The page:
Students in baroque ensemble play instruments quintessential to seventeenth, eighteenth century
At first glance, the UC Davis Baroque Ensemble might look like a smaller version of a symphony orchestra. The Baroque Ensemble recreates music dating back to the seventeenth and eighteenth centuries using string instruments like the cello, viola and violin.
To play in this ensemble, one needs prior experience with string instruments. But unlike modern string instruments, baroque instruments lack certain modifications that are commonly used today, meaning that the musician will need to learn how to adjust to play using old techniques.
Phebe Craig, the co-director of the ensemble, said that one of the biggest challenges students may face upon joining the ensemble is learning how to adapt to these instruments and alter the way that they are used to playing.
“People usually need to have a number of years of experience just so they can get around on the instrument, but once they’re a part of our group, we hand them an instrument that isn’t exactly like the ones they’re used to,” Craig said. “We hand them baroque instruments with different strings and the bows are very different. They harken back to the instruments that were being used in the seventeenth and eighteenth century, making everything a little more authentic when we’re discovering how people played back then.”
The materials of baroque instruments also create entirely different sounds from their modern counterparts, particularly the strings and the bow.
“Violins nowadays have these fine tuners on them so you can get close to the right pitch with your pegs,” Craig said. “Baroque instruments don’t have that. These strings are made of very organic material and the humidity or heat might change it a little bit and it can go out of tune, so students have to figure out how to keep the instruments tuned.”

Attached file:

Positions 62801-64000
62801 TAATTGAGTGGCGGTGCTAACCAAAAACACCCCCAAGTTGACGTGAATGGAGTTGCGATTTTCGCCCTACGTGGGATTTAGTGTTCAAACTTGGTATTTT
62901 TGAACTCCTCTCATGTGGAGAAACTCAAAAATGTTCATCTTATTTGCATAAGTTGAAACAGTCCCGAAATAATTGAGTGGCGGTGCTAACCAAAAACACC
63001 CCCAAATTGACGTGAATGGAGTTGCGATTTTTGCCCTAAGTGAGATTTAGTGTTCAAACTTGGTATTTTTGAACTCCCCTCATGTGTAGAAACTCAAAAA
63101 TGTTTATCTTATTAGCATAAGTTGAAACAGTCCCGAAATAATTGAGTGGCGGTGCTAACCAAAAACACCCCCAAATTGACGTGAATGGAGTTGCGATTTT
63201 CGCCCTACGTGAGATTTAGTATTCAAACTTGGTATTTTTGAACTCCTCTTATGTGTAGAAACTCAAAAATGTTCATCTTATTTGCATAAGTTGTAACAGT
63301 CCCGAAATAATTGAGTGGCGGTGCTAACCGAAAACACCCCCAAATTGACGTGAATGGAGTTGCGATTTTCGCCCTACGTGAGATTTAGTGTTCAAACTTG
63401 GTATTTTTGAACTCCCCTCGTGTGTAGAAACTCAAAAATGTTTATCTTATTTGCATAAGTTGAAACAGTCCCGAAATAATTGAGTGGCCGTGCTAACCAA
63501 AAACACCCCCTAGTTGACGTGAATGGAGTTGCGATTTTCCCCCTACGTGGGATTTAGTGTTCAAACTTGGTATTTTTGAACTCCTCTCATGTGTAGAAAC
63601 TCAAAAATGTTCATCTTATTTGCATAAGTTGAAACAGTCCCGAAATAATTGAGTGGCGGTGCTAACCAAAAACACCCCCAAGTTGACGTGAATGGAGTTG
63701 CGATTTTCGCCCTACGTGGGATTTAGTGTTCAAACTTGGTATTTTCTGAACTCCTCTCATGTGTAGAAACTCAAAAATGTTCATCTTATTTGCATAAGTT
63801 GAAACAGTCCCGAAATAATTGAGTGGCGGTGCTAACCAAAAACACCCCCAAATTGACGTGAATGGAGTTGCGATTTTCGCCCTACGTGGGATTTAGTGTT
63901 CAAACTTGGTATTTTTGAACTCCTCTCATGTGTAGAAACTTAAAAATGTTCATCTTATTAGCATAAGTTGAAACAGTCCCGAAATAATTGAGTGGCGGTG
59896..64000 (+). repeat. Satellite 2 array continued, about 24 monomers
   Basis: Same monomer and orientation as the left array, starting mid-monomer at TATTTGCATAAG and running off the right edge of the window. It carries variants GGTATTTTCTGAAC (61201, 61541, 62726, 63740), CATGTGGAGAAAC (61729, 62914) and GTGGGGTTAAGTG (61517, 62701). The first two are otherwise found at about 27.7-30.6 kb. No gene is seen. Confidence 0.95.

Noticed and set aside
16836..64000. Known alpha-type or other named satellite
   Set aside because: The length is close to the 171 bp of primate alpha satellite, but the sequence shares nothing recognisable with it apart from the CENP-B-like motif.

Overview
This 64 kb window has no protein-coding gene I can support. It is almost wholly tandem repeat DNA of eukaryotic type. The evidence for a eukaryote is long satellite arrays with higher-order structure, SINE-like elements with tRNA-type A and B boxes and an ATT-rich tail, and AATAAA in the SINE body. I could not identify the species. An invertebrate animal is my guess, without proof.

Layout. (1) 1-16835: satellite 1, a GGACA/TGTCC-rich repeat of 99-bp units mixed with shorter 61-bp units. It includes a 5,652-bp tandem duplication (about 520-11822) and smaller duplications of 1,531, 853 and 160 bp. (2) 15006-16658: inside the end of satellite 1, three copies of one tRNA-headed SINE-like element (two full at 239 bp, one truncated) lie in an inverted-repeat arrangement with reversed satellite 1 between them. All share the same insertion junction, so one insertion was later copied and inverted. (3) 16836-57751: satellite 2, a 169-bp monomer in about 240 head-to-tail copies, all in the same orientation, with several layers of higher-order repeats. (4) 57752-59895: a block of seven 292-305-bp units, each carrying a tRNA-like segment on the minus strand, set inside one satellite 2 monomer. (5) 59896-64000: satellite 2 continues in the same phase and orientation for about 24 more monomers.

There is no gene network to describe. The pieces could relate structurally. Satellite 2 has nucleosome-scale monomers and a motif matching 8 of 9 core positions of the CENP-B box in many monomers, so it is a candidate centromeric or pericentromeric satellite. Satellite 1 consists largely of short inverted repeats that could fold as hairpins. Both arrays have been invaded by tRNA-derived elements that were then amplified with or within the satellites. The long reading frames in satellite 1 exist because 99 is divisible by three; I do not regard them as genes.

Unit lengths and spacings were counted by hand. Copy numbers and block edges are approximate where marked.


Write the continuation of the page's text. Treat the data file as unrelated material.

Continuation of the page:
Michael Sands, another co-director of the Baroque Ensemble, agreed that playing an instrument much different from ones a musician is used to can be difficult, but not impossible.
“The players really have to put themselves out,” Sands said. “To get the sound right, a lot of people have to adjust the way they’re used to playing.”
According to Craig, this group is much different from the symphony orchestra since it is much more personal and participation-based.
“Usually Baroque orchestras are a little smaller,” Craig said. “A lot of the music-making is kind of creating conversations. Baroque music is more comfortable and you can have a little more of yourself in the music. Since we’re smaller and don’t make that loud of a sound, it’s the participation that’s so nice.”
Sands also emphasized the importance of playing as a group and being part of the ensemble as co-director of the Baroque Ensemble.
“We have a very relaxed atmosphere,” Sands said. “Phebe plays the harpsichord and I play the violin. We’re playing with the students, not staying back directing, which makes us very different.”
The UC Davis Baroque Ensemble also serves as a great way for music majors to receive their required hours of performance. Victor Karadi, a third-year music major, has been a part of this ensemble for two quarters and believes it helps him expand his perception on music.
“It’s a really different vibe than being in a forty or sixty-person ensemble,” Karadi said. “You’re also a lot closer to the people around you. The music also feels fresh because you’re getting this other perspective on something you’ve done before.”
For more information about the Baroque Ensemble and for upcoming performance dates, please visit http://arts.ucdavis.edu/baroque-ensemble.
Written by: Becky Lee — firstname.lastname@example.org